Bias Vs. Variance

Part of the International Series in Operations Research & Management Science book series (ISOR, volume 105)

From the late 1950’s to up to the later 1970’s a debate ensued in the Statistics community between two schools of thought in experimental design. The main point of contention was the practical utility of optimal experimental design theory, mainly developed by J. Kiefer and co-workers. We will refer to this school as the “optimal design school” in this chapter. As mentioned in Section 5.7, using optimality theory one designs an experiment that is optimal in some precisely defined way for a given model form; the design will not be optimal, and probably, not even “robust” if the true process obeys a model different than the assumed one. This point of view is held by G. Box and his co-workers, which we will refer here as the “Applied Statistics school”. The purpose of the present chapter is to introduce the main ideas behind this debate. Since very few practical conclusions resulted from the debate itself, the chapter is necessarily short (the methods developed by both schools have had a great impact, but that is the matter for the other chapters in this book).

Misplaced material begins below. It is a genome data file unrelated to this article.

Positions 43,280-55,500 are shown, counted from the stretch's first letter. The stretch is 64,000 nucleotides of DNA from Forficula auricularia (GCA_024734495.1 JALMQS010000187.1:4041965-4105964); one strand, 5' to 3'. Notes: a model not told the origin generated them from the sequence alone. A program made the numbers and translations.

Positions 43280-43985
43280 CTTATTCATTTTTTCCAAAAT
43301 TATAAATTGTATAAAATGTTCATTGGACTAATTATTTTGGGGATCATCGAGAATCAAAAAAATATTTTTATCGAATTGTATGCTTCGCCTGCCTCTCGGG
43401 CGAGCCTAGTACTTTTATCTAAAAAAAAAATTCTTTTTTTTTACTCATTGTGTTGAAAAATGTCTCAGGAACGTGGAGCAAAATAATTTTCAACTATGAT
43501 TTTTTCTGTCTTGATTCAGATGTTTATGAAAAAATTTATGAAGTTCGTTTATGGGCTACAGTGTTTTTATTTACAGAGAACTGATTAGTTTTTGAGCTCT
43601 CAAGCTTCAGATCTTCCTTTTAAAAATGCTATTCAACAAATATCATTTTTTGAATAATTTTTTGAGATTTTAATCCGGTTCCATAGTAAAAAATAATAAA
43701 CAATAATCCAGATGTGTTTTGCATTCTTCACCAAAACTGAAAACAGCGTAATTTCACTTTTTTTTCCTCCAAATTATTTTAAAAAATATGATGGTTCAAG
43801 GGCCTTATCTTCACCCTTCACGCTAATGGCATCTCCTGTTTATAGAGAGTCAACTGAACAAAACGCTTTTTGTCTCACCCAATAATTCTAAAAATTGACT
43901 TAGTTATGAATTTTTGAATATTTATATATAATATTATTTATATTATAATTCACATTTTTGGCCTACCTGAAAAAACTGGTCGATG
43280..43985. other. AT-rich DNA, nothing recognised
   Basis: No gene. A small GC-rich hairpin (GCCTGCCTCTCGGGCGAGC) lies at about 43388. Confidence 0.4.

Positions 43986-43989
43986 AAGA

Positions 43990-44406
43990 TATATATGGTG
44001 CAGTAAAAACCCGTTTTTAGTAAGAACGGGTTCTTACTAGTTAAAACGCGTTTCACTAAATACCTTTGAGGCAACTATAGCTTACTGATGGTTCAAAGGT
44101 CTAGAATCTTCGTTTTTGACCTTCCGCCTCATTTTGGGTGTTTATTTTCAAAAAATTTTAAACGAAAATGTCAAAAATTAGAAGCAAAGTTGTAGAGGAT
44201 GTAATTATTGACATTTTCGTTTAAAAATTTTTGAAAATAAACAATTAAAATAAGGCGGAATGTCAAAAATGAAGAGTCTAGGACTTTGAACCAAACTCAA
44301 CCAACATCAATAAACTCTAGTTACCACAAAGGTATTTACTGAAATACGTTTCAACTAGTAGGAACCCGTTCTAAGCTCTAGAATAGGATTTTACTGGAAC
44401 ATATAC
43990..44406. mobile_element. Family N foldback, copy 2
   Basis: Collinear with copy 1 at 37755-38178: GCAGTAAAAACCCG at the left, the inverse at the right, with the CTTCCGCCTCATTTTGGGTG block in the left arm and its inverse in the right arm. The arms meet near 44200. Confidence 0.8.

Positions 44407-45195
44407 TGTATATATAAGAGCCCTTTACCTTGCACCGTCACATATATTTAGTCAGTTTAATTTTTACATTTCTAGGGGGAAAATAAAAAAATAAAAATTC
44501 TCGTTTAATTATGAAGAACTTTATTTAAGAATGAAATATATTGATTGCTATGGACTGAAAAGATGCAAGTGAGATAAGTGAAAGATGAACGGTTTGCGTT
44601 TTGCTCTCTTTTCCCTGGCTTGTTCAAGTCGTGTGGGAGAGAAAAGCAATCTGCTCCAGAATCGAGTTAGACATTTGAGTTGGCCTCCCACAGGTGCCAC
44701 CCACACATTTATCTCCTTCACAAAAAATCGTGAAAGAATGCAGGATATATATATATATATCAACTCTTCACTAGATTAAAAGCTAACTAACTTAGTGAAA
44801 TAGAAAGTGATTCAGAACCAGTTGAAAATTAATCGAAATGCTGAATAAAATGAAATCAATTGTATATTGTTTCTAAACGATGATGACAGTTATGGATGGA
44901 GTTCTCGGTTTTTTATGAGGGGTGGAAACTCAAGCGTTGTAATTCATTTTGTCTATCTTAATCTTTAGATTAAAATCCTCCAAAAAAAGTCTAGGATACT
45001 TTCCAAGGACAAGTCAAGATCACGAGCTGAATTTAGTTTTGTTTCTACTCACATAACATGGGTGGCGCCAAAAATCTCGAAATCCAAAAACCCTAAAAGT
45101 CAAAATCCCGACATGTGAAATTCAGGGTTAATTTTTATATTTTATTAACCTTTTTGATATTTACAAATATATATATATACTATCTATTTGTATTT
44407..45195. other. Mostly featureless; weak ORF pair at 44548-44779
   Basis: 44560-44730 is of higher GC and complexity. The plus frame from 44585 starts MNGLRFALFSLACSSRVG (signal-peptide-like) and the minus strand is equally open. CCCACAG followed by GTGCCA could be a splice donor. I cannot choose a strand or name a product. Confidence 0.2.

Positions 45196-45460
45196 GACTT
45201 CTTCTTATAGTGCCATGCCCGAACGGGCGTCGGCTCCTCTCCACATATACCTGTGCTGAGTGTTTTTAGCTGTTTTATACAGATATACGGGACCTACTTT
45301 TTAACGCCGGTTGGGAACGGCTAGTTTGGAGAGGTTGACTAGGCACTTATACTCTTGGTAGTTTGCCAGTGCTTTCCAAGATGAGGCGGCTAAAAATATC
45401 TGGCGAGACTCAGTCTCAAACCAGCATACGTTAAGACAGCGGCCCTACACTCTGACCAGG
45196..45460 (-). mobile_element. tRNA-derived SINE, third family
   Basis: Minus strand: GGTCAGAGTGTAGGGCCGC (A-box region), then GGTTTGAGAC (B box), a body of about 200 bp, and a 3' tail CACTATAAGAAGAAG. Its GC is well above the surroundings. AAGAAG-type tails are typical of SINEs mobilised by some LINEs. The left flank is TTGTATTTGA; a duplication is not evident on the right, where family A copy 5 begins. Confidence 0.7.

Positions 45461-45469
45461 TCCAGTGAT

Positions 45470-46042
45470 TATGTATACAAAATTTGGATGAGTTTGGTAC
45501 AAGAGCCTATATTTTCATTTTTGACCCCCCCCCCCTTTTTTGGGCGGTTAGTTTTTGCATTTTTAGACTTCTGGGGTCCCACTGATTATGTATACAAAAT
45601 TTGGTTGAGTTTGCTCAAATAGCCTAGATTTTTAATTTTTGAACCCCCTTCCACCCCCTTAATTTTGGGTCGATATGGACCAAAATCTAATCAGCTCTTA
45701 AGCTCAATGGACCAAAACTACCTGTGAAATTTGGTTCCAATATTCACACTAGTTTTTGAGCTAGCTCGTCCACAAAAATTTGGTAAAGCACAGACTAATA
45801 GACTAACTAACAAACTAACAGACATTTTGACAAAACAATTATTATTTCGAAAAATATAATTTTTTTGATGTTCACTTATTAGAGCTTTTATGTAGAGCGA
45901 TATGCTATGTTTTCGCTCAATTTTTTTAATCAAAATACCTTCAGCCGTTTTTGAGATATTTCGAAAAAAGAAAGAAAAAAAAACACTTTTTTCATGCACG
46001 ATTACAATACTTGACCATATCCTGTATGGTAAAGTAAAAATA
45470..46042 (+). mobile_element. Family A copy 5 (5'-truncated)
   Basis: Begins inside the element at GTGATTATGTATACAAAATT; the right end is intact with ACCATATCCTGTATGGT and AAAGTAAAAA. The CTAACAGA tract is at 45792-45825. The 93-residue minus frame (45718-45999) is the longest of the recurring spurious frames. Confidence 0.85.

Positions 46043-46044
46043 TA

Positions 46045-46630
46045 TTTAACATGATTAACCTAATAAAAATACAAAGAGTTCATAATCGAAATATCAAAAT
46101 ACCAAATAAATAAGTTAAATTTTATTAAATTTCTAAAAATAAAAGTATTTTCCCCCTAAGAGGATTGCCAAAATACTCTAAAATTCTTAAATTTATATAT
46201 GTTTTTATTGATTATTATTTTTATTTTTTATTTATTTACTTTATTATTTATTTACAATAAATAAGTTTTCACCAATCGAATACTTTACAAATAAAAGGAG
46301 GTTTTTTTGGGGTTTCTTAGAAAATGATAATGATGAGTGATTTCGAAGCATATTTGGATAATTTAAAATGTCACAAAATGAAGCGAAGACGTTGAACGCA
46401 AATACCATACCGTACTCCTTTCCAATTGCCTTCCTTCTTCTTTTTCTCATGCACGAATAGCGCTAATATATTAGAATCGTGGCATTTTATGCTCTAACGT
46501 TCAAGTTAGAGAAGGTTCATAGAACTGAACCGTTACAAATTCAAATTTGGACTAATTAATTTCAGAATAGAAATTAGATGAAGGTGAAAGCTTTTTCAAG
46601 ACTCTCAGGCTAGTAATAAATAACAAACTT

Polynomial Model Assumed Model Mixture Experiment Variance Debate True Process 
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© Springer Science+Business Media, LLC 2007

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